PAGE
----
The Examiner vs. Chronicle on Pedestrian Safety
"Run for Your Life" exclaims the June 4 Sunday Examiner with RUN in blood-red type. A photo shows a pedestrian, face creased with alarm, racing for the curb as a cab with wheels a blur bears down on him.
It brilliantly illustrates the problem and theme of the 63-inch story: Let the pedestrian beware!
The Chronicle story the next day also makes page one. Again the photo strikes the theme: A street vendor safely crosses an intersection with extended sidewalks to give him a better view of the traffic--and drivers a better view of him and his slow-moving flower cart. This story stresses solutions.
The two newspapers took very different approaches to the same important issue: Eighteen pedestrians have been killed in San Francisco since January and many more injured.
Both stories feature strong writing and photography, and many interviews. But readers can learn much more from the Chronicle’s account. Rather than describing the story solely from the pedestrian’s viewpoint, the Chronicle sees the problem whole. Pedestrians, drivers, police and the physical environment and technology of crossings all contribute to the crisis and each forms part of the solution. The Chronicle aims for the head; the Examiner for the gut.
Injury control experts will tell you that it takes three things to make San Francisco safe for foot traffic: education, engineering, and enforcement.
Enforcement is simple: Arrest or ticket those who break the laws already in place.
Engineering is more complicated, but effective. It involves changing the structures in the environment to slow traffic, increase time for walking and maximize visibility.
Education is more than simply imploring people to be careful. It is about transmitting
the values that influence expectations and social norms about what constitutes
A comprehensive pedestrian safety program would involve all of these aspects. The Pedestrian Safety Task Force at the Department of Public Health is spearheading such an approach.
The Examiner: Be Afraid, Be Very Afraid
The Examiner devotes more than half the front page and a full page inside to tell the story of pedestrian safety. It recounts who has been hit recently, ranging from toddlers to the elderly, and the extent and circumstances of their injuries. Quotations from a city official emphasize the dangers to pedestrians in the city overall. The contextual information here, and the story’s size, confirm the seriousness of the problem.
But now that we know it's a serious, what should we do? The Examiner quotes advice from pedestrians: wait for the green or well beyond it, look both ways, point your finger under your shirt like you have a gun, make sure no one is running a red light, hold out an extended arm, check and recheck for cars, make eye contact with drivers, wait for the right of way, don't jaywalk, walk in a crowd, wait until the end of the green cycle before starting to cross the street, pay attention, and finally, pray.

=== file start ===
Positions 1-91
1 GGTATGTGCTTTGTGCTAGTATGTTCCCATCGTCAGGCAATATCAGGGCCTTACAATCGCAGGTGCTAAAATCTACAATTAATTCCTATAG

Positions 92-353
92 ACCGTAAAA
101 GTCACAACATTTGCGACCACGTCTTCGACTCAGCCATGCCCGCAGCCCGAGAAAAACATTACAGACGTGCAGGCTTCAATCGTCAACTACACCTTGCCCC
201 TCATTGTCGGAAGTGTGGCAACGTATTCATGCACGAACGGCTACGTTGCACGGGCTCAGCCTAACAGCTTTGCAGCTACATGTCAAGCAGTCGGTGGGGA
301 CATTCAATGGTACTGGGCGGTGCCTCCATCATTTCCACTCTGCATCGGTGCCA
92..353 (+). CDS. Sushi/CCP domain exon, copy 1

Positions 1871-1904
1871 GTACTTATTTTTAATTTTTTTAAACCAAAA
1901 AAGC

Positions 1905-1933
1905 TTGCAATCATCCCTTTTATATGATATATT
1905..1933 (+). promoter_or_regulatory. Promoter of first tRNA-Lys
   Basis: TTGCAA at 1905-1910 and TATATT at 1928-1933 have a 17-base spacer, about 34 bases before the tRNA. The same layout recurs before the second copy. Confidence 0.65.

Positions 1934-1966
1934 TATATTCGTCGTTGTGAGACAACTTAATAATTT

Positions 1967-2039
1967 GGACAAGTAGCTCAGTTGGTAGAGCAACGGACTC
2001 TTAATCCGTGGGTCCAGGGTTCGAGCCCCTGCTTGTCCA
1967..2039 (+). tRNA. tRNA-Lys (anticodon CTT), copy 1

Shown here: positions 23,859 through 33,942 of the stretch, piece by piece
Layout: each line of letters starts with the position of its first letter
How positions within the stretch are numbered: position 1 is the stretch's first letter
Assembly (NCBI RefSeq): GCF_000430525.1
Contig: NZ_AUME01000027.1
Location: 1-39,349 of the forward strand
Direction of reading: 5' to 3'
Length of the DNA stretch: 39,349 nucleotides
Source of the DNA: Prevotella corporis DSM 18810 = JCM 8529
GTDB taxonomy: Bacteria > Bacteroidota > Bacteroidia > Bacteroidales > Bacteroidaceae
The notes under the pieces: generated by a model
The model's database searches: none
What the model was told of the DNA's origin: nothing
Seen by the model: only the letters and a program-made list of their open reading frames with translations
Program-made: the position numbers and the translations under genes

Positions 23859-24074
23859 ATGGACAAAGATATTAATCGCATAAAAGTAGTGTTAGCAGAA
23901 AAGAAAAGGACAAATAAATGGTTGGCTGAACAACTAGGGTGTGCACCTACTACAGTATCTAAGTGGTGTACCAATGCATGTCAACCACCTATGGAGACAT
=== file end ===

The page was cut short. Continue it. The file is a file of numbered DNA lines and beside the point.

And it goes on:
What the Examiner doesn't do is look beyond this advice. Does it work? Is some of it bad advice? And, is that the best we can do?
The experts would say no. In fact, pedestrian behavior is only one part of the story. At minimum, drivers also have obligations here. What should they be doing, and what strategies do they employ, to avoid pedestrians?
Worse, the Examiner reports on no prevention tactics outside of what pedestrians themselves can do. Surely there are others with responsibility here. What about enforcement? What engineering solutions might work in San Francisco? What has worked elsewhere?
The Chronicle: focusing on solutions
In less than half the space, the Chronicle presents more than twice as much information. Before we leave the front page, we know of three remedies - speed bumps, wider sidewalks, and countdown lights - each of which could help slow down traffic and reduce injuries.
The article elaborates these structural interventions as well as enforcement,
multidisciplinary task forces, lighted sidewalks, traffic circles, and eliminating
one-way streets. The policies aren't just listed. The reporter tells us where
the experts agree, which are most promising, and which have already been abandoned.
The Chronicle is long on substance and short on sensation, yet still
presents engaging information, with plenty of first-person accounts from pedestrians.
For a frequent pedestrian in San Francisco, the Chronicle provides an idea of what to expect--or demand--from the city in the way of reasonable protection. The article prepares you to act as a citizen, rather than react as a victim.
"Walk defensively" is the take home message from the Examiner. Pretty scary and not much help. The front page placement reinforces the notion that this is important, but the article sheds no light on what can be done, besides staying alert.
Neither article mentions that the Pedestrian Safety Task Force, a group working on solutions, meets the 3rd Tuesday of each month at 10 a.m. at the Department of Public Health, 101 Grove Street, room 220.
Lori Dorfman directs the Berkeley Media Studies Group.